Habitat and Ecology
As with all Myliobatiformes, the reproductive mode of M. kuhlii is livebearing and histotrophic, with embryonic nutrition supplied from a protein- and lipid-rich histotroph from highly developed trophonemata. A single, relatively large pup is produced per litter (Compagno and Last 1999, White et al. 2006b). Long resting periods may account for extended reproductive cycles in mobulid species. This species feeds on planktonic crustaceans and possibly small fishes and cephalopods (Sommer et al. 1996, White et al. 2006b) and reaches a maximum size of about 119 cm disc width (DW) (White et al. 2006b). Size at birth is around 31 cm DW (Compagno and Last 1999). Males mature at 115–119 cm (DW) (White et al. 2006b).
Life History and Behavior
Molecular Biology and Genetics
Barcode data: Mobula kuhlii
Below is the sequence of the barcode region Cytochrome oxidase subunit 1 (COI or COX1) from a member of the species.
See the BOLD taxonomy browser for more complete information about this specimen.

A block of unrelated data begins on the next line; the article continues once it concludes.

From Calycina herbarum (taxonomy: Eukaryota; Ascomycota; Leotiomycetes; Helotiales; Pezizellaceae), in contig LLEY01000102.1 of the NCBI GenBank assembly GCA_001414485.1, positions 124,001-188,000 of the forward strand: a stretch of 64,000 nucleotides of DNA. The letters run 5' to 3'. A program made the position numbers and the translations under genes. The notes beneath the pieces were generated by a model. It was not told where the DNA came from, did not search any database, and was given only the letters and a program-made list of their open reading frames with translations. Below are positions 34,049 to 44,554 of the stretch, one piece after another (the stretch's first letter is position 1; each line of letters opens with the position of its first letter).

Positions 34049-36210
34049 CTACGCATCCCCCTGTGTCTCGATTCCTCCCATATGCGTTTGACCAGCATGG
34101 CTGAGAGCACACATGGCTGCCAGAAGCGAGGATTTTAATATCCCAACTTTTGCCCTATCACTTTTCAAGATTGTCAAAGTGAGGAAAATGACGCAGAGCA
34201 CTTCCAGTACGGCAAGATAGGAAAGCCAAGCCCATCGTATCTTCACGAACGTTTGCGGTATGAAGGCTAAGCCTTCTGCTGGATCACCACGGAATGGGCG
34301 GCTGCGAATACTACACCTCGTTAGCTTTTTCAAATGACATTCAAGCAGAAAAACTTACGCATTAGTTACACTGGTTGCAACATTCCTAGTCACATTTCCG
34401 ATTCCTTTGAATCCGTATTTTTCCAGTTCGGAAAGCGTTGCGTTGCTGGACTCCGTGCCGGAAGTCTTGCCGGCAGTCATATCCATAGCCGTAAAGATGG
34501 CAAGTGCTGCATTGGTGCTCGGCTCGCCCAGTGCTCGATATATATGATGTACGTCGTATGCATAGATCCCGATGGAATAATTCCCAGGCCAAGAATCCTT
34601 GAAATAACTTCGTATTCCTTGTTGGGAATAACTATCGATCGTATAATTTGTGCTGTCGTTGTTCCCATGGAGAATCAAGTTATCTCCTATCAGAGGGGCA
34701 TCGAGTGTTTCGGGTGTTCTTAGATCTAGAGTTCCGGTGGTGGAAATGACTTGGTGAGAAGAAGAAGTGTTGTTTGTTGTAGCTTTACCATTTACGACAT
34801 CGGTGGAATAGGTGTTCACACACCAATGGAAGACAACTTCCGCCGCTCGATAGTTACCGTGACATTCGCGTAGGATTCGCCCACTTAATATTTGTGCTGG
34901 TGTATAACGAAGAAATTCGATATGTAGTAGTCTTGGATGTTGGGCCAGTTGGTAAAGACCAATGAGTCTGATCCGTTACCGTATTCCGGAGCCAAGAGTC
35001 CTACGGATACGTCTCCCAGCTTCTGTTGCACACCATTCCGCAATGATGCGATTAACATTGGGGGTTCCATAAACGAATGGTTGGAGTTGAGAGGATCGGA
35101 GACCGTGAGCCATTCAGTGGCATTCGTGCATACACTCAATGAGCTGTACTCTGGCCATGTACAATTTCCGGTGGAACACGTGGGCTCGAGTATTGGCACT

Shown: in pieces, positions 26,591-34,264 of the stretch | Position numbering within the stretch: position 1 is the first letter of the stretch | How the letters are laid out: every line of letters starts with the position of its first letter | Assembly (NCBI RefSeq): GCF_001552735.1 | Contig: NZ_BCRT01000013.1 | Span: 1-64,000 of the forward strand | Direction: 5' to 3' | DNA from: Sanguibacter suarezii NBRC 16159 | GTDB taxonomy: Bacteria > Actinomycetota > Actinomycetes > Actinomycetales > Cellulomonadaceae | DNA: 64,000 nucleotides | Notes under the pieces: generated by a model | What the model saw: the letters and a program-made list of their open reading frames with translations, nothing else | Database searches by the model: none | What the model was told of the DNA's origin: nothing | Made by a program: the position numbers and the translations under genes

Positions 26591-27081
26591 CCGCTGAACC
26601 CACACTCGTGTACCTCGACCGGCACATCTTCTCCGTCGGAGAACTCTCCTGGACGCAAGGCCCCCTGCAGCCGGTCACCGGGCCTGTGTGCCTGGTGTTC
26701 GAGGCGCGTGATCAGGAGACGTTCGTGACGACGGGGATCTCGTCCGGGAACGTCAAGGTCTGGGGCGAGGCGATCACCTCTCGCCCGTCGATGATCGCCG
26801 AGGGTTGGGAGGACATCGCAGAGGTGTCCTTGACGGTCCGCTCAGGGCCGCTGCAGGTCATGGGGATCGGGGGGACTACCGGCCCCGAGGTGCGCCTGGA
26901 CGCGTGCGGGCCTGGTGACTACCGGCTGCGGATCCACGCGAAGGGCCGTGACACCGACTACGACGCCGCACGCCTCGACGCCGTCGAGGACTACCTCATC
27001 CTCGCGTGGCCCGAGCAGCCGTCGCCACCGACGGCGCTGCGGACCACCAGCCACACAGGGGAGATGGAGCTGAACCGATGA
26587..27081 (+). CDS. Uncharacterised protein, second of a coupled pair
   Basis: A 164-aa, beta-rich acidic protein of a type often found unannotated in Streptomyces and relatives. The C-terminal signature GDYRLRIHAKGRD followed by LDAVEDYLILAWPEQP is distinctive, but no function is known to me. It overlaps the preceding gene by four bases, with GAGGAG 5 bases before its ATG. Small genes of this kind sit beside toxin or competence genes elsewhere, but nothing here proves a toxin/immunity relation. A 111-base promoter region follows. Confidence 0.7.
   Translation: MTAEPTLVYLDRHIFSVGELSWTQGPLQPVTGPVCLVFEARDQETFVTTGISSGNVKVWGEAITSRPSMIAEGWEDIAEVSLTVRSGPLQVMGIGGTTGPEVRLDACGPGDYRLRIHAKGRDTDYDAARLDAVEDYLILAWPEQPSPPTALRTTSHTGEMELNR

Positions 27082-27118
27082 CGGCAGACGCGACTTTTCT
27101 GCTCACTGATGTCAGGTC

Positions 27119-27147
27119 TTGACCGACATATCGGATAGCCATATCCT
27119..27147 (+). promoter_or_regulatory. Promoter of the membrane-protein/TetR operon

Other sequences that do not yet meet barcode criteria may also be available.
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Statistics of barcoding coverage: Mobula kuhlii
Public Records: 6
Specimens with Barcodes: 12
Species With Barcodes: 1
IUCN Red List Assessment
Red List Category
Red List Criteria
Mobula kuhlii is vulnerable to net gear, in particular gill nets, and is taken as a target or utilised bycatch in Indonesia and likely throughout much of its range. In Indonesia mobulid rays are landed as bycatch by artisanal gillnet fishers who target tuna. White et al. (2006a) conducted a study of the bycatch of mobulid rays in the drift gillnet fishery for skipjack tuna off Indonesia. Of 409 mobulid rays observed at four landing sites in eastern Indonesia from April 2001 to October 2005, M. kuhlii was the most rarely recorded and composed only 2% of the total rays, in this part of its range.
The high value of gill rakers in some areas is driving a dramatic increase in the catch of mobulids in Indonesia, where some fishers are now targeting devil rays, and their meat, cartilage and skin are also utilised (White et al. 2006). Although specific catch details are unavailable because of poor documentation in fisheries, mobulid rays appear to be particularly susceptible to overfishing as their fecundity is the lowest of all elasmobranchs (with litter sizes of typically only one pup and a gestation period assumed to be 1–3 years) (White et al. 2006a).